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Article from "The Christ Within" (Find this page at https://www.facebook.com/MyInnerChrist/
December 30, 2016
"The Weight of the Ego" by Cindy Ella Rhodes Durkee
The one thing that weighs nothing but the heaviest thing we carry around with us is our ego. Some seem to just HAVE to show it off, scream it out, push it in our faces. It's the one thing that stands between our sucking the air out of the room and being a loving, helpful, guiding light in people's lives. Do you have to have the last say? That's your ego talking. Do you feed your urge to make yourself look smarter by taking an alternative stance without even understanding the underlying theme of a conversation or statement? That's your ego, and that behavior does not make a person look smart! Do you have to critique everyone's holiday greetings? That's your ego talking. Do you have to try to tell other grown people what choices they SHOULD make? That's your ego. Do you say "should" a lot? That's your ego. Do you criticize less fortunate friends or relatives? That's your ego trying to make itself even bigger by belittling others. There's nothing positive to say about the ego, not in context with how we are to treat others.
Where is the ego’s place in the life of a person who would emulate Christ? The Golden Rule, doing to others as we’d have them do to us, suggests that the ego takes a back seat as we consider the welfare of others first. It is an age-old law. In ancient China, Confucius wrote “Never impose on others what you would not choose for yourself” (500 BC). Mozi wrote “…One (must) do for others as one would do for oneself” (400 BC). Thirdly, Lao Tzu wrote “Regard your neighbor’s gain as your own gain, and your neighbor’s loss as your own loss” around 500 BC. In ancient Egypt, a 4th century BC papyrus states “That which you hate to be done to you, do not do to another.” In multiple locations in the compiled scriptures of the Bible from writers in the Middle East, we are admonished to “not take vengeance or bear a grudge,… and to love your neighbor as yourself” (Lev 19:18). Plus, in ancient India, “treat others as you treat yourself” was written in Sanskrit thousands of years ago.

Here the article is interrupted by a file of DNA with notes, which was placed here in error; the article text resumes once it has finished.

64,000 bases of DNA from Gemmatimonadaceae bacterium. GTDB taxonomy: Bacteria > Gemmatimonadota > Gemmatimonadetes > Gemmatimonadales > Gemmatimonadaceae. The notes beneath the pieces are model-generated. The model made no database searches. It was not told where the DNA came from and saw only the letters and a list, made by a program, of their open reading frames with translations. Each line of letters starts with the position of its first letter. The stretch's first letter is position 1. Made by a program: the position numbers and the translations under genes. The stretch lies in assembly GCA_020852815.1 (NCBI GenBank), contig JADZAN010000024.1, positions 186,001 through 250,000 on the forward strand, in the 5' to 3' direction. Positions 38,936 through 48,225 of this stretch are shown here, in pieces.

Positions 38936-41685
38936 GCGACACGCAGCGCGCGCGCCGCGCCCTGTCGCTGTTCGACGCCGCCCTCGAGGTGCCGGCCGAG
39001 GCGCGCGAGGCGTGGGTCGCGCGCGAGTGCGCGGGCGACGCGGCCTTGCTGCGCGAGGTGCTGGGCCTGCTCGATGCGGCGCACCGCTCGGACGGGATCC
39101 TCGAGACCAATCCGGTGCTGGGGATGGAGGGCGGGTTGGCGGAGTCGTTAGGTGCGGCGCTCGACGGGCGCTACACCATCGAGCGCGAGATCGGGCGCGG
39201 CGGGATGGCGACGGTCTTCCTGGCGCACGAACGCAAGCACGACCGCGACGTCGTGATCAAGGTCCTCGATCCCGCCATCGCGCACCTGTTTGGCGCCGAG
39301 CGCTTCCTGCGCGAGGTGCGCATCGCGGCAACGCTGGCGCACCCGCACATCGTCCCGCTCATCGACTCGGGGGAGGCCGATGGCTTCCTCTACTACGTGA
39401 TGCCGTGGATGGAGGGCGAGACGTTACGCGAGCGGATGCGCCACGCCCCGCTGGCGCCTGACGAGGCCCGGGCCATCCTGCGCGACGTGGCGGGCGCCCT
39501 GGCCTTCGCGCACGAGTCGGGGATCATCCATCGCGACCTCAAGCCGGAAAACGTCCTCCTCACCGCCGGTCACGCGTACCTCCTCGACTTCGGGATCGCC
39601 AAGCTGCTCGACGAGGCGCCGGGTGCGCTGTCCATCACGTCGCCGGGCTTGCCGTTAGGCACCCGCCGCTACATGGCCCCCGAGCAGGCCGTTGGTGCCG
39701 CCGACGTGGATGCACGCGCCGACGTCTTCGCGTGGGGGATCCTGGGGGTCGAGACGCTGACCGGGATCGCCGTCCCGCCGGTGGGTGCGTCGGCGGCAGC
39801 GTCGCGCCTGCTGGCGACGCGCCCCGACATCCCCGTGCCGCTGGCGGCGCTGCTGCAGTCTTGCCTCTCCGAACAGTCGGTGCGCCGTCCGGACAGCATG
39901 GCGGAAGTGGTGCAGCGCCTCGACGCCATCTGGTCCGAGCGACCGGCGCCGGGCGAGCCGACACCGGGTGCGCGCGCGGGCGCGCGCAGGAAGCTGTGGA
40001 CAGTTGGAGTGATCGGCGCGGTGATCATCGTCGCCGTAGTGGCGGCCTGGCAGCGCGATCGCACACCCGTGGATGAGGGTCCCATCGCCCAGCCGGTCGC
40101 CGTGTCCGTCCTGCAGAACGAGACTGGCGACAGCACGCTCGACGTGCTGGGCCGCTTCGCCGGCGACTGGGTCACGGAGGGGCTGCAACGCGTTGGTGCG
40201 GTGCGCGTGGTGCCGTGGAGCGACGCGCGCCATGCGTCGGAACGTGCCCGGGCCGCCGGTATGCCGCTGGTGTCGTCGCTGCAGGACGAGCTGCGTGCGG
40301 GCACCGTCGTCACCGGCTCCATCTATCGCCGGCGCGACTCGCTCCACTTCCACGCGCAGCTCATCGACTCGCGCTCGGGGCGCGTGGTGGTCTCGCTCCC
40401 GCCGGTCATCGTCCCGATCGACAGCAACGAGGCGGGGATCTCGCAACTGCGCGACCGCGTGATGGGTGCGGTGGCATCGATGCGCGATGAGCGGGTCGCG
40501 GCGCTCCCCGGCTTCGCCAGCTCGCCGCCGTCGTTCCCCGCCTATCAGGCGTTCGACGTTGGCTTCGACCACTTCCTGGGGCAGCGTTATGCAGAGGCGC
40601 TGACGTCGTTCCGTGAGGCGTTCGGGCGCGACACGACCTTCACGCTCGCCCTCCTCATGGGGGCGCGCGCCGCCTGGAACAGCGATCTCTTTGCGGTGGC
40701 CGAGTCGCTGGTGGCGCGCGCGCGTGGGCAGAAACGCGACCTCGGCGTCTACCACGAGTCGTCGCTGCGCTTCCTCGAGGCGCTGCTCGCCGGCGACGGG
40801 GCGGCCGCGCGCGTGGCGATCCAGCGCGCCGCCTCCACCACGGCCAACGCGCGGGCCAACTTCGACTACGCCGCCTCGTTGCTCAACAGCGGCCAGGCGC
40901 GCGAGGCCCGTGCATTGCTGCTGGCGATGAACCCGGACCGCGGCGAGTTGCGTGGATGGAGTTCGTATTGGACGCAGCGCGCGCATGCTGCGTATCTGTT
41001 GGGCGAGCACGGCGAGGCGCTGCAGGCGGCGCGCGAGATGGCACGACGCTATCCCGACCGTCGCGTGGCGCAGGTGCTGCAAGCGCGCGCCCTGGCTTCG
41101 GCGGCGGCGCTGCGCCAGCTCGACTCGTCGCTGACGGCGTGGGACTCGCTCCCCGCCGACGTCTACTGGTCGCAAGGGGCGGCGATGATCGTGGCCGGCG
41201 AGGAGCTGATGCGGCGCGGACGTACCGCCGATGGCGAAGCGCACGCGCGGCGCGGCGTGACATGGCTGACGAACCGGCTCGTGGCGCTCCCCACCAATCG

The list can go on and on, but you can research this for yourself. The point of this is that Jesus, too, repeated these same words, emphasizing the age-old principle necessary for becoming an enlightened, perfected individual on this planet. At Matthew 7:12, he states “Do to others what you want them to do to you. This is the meaning of the law of Moses and the teaching of the prophets.” (See also https://en.wikipedia.org/wiki/Hermes_Trismegistus for more information about Moses and his connection with Egyptian ideals.)
This holiday season, I witnessed many people sacrificing their egos for the benefit of others. I watched mothers and father catering to the needs of trying children, cousins considering the smoothing out of family energy instead of insisting on their own personal desires, numerous people working tirelessly at necessary jobs that others would not do (and not complaining about it), and spouses attending events for the sakes of their mates’ happiness. This spirit of considering the needs of others over our superficial wants is enlivening, inspiring, and heart-warming.
May the spirit of the Golden Rule work in all our lives this coming year, and may we, too, like Christ, exhort both ourselves and others to embrace spiritual principles that truly do lead to life everlasting.
Blessings to you this and every day!